The Only Way to Correctly Build a Treadmill
22 Mar '18
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The Only Way to Correctly Build a Treadmill

Back a few years ago, I met with an engineer that has worked for several of the factories that build fitness equipment. He got tired of the big corporate structure so he went with an upstart factory but one that was going to compete more in the mass market so where he had a substantial budget in the past, the upstart was looking at every penny that he spent and how he built the machine to see if they could drive some of the cost out of it.

He recalled that he and the founder of the company had a heated argument over a few of the discreet components on the controller (the heart of the treadmill) and that the founder, of course, won taking about $5 out of the cost of the controller. This made the machine less reliable and eventually even though the $5 saved the company millions of dollars over the years, eventually it caused the company to go out of business, which cost the founder much more than what he saved.

I was faced with the same question. Our business has become more competitive over the years and when looking at costs of different items, we are always under pressure to lower costs so we can lower the cost of the product to the consumer but there comes a point when you have to decide, do you want to sacrifice quality for price. We haven’t yet and I don’t ever plan to marginalize the parts our customers get.

We have found ways to lower the price of some of our parts but when it gets to the point that we would have to offer a shabby part to our customers, we just exit that line of business. We did that with equipment mats. When we first started, we sold thousands of treadmill, elliptical, and bike mats but consumer preference changed and everyone wanted a cheap foam mat.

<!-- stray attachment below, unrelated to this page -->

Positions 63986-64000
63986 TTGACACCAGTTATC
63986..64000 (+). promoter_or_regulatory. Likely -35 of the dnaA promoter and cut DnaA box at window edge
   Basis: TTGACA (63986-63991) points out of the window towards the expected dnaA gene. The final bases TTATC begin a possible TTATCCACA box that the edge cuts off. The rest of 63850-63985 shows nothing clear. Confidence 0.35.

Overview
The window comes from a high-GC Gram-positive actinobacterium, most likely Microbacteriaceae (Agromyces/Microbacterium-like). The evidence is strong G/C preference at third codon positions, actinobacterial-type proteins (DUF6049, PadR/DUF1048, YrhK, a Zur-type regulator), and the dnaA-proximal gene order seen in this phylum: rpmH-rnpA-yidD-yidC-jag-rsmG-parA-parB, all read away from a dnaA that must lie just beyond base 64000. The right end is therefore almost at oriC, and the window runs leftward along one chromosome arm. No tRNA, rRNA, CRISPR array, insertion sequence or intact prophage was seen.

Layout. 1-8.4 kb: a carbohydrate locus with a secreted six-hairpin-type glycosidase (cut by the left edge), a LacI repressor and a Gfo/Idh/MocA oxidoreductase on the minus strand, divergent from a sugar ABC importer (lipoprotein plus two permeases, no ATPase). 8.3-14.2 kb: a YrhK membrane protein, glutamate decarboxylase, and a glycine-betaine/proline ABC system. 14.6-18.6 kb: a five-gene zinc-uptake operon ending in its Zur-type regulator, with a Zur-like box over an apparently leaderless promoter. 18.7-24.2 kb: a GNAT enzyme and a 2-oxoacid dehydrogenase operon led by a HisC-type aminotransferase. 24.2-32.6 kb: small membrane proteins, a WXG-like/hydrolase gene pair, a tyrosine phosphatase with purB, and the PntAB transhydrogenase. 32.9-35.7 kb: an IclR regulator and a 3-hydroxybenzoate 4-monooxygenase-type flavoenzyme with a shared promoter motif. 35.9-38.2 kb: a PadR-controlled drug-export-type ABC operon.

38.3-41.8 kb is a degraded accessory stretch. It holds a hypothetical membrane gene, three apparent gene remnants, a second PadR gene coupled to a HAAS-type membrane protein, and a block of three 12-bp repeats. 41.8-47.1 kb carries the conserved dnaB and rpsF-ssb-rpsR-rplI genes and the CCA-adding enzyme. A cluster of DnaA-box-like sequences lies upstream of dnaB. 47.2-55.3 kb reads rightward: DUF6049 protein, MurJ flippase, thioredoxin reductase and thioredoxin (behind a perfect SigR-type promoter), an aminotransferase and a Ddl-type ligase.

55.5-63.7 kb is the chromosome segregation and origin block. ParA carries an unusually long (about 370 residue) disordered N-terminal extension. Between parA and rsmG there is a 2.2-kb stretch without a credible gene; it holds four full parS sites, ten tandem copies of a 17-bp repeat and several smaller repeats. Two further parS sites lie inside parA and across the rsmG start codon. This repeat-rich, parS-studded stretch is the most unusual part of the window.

We would never sacrifice the quality so now we might sell a few hundred of the solid mats a year but they will last and last and last so they people who are willing to spend extra for quality get quality but we don’t allow our name to be associated with cheap products. That’s how we can afford to offer people free advice on how to fix their machines and what to look for when they buy their next treadmill or elliptical.

We figure that if you can fall asleep easily at night and know that you are offering people a good quality product at a fair price but don’t compromise on the important things, it is a sustainable business. When you see companies go out of business, it is almost always due to someone making an ill suited compromise…think ENRON!

The only way to correctly build a treadmill is to put enough quality into the machine to make it last for its intended purpose and if you can’t built it for that price, don’t.

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